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The Netherlands – Dutch gaming tax proposals constitute illegal state aid

By - 11 May 2015

The European Amusement and Gaming Federation EUROMAT has joined its Dutch member, the VAN Kansspelen Branche-organisatie, in filing a formal state aid complaint to the European Commission.

The complaint argues that the Dutch Government will violate EU law if it allows online gambling companies to benefit from a tax rate of 20 per cent compared to the 29 per cent currently paid by their land-based competitors.

The filing sets the scene for a fiery debate at EUROMAT’s Gaming Summit on the May 28 in Amsterdam. The Dutch State Secretary for Security and Justice Klass Dijkhoff is set to give a key note speech at the event and is likely to receive a tough reception from industry operators who feel that this proposal is simply an unjustified subsidy for online companies.

EUROMAT President Annette Kok warned that the Dutch Government’s reasoning simply doesn’t add up ‘The Dutch Government has failed to demonstrate that this aid is necessary. Online operators will have to enter regulated markets and pay the applicable tax rates if they want to grow; for that reason licences will be attractive to online operators even if they have to pay the same tax as land-based businesses. The Dutch Government has provided no evidence to the contrary’.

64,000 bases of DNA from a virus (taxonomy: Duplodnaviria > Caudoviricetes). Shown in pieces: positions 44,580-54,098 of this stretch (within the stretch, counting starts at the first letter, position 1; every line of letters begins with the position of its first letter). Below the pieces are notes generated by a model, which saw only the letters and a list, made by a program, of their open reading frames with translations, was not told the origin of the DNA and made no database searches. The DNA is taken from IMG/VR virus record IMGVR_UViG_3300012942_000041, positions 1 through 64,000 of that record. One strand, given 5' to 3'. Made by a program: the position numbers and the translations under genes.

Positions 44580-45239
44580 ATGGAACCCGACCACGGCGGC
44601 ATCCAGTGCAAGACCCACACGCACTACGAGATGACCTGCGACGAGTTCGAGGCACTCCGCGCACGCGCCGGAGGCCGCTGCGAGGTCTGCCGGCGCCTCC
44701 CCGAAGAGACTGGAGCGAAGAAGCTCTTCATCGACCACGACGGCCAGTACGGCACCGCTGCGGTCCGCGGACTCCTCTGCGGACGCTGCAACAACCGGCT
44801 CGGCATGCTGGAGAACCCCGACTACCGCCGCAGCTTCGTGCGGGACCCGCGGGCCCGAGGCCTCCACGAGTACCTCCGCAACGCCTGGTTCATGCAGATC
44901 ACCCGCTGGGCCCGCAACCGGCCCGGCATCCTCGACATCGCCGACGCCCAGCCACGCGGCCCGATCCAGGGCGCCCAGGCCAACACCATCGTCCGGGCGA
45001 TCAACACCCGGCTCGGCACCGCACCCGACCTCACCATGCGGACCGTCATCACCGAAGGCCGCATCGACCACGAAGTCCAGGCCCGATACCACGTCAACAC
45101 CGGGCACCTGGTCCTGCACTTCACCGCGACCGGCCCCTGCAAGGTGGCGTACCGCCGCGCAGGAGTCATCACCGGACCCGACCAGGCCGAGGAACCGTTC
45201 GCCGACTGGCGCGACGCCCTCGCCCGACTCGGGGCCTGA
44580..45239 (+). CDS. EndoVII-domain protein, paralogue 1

Mrs. Kok questions whether the aid will be consistent with the ‘common interest objectives’ of the Dutch Government: ‘If they are allowed to push this through all they will achieve is a huge boost to the marketing budgets of international online operators who don’t need the Dutch Government’s help to remain competitive. Rather than channeling demand into regulated products, the Dutch Government is only going to succeed in increasing consumption overall with a likely rise in the risk of problem gambling’.
Commenting on the decision to file, EUROMAT Secretary General Kieran O’Keeffe said: ‘EUROMAT is taking a stand against a national policy decision which we believe is non-compliant with European law and is not in the interests of European consumers or our members.

‘Europe’s land-based private sector is united in its opposition to a proposal which unfairly discriminates against bricks and mortar businesses with no evidence to suggest that it will fulfill the intended objectives’.

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